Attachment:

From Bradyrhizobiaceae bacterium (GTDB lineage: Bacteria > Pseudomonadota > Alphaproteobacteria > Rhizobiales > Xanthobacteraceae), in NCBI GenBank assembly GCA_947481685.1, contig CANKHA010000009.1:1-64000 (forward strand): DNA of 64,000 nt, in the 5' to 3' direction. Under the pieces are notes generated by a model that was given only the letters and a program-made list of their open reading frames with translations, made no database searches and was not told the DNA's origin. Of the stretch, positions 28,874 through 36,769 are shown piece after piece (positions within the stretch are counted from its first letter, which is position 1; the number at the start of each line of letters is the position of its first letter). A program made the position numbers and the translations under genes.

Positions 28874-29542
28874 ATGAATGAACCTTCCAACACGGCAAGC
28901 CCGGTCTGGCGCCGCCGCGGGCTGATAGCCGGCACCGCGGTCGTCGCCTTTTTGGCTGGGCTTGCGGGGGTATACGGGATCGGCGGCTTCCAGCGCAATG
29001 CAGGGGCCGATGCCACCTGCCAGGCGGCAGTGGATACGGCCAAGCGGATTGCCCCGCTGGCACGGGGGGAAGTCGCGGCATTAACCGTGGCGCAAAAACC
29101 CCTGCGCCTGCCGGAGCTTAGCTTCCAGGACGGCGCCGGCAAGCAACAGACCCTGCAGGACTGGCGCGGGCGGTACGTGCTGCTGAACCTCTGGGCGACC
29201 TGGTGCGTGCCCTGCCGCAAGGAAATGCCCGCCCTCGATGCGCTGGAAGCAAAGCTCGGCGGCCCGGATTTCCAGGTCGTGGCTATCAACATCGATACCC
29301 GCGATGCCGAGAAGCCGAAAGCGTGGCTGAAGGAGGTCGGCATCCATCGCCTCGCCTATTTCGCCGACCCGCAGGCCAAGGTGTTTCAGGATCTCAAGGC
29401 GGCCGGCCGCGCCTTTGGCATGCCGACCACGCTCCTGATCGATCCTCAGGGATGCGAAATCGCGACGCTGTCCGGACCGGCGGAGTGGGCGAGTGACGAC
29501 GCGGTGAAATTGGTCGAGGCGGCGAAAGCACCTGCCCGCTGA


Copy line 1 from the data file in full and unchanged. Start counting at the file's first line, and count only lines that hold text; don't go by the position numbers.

From Bradyrhizobiaceae bacterium (GTDB lineage: Bacteria > Pseudomonadota > Alphaproteobacteria > Rhizobiales > Xanthobacteraceae), in NCBI GenBank assembly GCA_947481685.1, contig CANKHA010000009.1:1-64000 (forward strand): DNA of 64,000 nt, in the 5' to 3' direction. Under the pieces are notes generated by a model that was given only the letters and a program-made list of their open reading frames with translations, made no database searches and was not told the DNA's origin. Of the stretch, positions 28,874 through 36,769 are shown piece after piece (positions within the stretch are counted from its first letter, which is position 1; the number at the start of each line of letters is the position of its first letter). A program made the position numbers and the translations under genes.